Published on August 8th, 2018

Trend Spotting: English Champagne

I like to call it as I see it, and I’m going to call this one: sparkling English wine is poised to become the next big thing. Why? Many factors. Mainly, the rising cost of French Champagne and global warming has led to the search for the next region that can deliver the finesse of Champagne. Enter an unlikely contender, England!


It’s no secret that the English like their bubbly. In fact, the UK is the biggest export market for Champagne, and the numbers continue to grow. So, they certainly have the demand for more sparkling wine. The climate (cold, wet) in centuries past has not been able to sustain quality winemaking, but all of that is changing with increased temps and longer growing seasons. Most of the fine winemaking that is happening today is South of London, near the white cliffs of Dover, which happens to be the exact same vein of chalky soil that runs through Champagne and Chablis, only 150 miles to the east.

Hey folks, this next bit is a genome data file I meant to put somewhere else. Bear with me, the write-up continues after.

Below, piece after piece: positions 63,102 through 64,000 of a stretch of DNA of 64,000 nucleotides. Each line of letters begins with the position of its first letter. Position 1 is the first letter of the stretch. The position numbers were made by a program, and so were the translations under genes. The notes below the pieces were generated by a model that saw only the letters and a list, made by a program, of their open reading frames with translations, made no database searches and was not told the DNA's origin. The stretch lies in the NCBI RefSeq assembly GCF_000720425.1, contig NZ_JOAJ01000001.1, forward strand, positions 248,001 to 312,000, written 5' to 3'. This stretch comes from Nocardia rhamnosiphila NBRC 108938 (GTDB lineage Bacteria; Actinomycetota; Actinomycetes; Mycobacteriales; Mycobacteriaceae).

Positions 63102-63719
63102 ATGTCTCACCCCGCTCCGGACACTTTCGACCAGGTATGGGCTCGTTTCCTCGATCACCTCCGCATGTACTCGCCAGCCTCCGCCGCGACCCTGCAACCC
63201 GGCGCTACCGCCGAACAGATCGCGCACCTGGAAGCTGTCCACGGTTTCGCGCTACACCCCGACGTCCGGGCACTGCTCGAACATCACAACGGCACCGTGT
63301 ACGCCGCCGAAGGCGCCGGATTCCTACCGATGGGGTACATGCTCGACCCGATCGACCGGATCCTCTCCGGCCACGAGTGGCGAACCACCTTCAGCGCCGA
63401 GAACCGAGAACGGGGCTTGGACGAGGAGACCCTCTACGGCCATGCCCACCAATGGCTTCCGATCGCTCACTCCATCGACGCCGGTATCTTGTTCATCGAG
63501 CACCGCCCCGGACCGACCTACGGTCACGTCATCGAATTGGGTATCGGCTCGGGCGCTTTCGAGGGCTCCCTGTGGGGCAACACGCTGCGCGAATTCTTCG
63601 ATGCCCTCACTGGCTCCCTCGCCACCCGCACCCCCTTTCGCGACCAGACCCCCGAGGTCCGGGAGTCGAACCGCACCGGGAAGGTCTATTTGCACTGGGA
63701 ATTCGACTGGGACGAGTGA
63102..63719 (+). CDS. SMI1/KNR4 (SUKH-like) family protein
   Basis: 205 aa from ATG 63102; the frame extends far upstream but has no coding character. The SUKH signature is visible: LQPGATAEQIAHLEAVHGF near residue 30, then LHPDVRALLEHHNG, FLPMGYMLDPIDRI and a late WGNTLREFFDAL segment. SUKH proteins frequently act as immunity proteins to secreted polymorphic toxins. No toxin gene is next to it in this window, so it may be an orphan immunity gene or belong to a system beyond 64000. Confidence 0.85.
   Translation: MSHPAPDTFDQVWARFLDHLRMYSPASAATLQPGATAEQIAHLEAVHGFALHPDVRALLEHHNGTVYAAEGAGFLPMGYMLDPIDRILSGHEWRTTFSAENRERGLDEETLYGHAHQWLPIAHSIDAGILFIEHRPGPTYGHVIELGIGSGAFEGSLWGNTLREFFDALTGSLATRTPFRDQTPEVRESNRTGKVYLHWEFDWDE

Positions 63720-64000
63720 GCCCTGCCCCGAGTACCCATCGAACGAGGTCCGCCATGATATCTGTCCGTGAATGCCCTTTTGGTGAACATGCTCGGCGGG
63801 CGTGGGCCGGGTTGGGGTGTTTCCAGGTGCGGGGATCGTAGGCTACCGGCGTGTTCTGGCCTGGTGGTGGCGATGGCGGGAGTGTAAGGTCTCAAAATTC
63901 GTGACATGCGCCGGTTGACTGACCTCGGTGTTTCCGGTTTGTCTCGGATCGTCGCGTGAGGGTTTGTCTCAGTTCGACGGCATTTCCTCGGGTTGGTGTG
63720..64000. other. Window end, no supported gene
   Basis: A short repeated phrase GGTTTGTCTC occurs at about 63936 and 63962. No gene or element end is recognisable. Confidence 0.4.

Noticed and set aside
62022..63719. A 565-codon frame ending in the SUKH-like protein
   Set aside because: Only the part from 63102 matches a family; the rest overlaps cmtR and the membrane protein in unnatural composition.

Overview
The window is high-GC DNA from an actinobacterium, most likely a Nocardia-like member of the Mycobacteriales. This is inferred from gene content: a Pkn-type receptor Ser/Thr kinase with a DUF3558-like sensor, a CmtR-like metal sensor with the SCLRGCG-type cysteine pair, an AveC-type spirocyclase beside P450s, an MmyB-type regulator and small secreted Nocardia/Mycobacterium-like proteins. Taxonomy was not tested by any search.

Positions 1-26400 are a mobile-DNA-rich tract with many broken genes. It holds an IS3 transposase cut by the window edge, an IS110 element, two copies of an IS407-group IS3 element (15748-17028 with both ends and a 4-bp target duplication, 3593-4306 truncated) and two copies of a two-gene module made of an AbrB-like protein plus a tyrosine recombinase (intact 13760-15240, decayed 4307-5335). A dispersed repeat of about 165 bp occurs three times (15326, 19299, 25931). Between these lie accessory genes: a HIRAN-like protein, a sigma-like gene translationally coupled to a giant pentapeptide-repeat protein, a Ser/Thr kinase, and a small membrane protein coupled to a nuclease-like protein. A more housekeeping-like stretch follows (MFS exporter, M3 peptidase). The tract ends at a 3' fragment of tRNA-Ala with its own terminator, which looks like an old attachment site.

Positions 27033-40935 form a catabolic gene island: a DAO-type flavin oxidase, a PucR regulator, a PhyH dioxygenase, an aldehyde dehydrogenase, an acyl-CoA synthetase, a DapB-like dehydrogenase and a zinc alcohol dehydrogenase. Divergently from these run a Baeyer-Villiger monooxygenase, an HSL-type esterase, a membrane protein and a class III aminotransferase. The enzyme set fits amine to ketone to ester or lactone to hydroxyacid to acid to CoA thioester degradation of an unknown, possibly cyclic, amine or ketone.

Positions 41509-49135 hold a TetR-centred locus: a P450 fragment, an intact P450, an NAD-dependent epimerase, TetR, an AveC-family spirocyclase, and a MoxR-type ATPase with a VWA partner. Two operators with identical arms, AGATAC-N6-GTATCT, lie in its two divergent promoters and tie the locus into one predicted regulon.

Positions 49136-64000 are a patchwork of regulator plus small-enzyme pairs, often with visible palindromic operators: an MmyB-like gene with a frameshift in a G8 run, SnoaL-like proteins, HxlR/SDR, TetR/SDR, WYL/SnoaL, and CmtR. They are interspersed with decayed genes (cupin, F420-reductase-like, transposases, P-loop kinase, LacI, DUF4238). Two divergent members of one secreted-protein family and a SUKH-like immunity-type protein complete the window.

Grape-growing and winemaking began in earnest in the 70’s, around the same time that Napa took off. With an emphasis on the classic Champagne grapes, Chardonnay, Pinot Noir and Pinot Meunier, there are currently around 150 producers. So while still small, I think very promising.


DEP’s stocks 2 different English Brut’s, give them a try and see what you think! (Pairing suggestion: Fish and Chips, obviously)


Hush Heath Estate Balfour 1503 Cuvee Brut ($35.99)

Mostly Pinot Noir, a well-made wine with a fresh mousse and crisp acidity. There’s lemon balm, white flower and green apple notes.

Hattingley Valley Estate Cuvee ($38.99)

A key element of our style is the subtle use of oak barrels to ferment a small proportion of the wines each year as well as ageing on lees in stainless steel tanks. This softens the wines before they go into bottles for the second fermentation.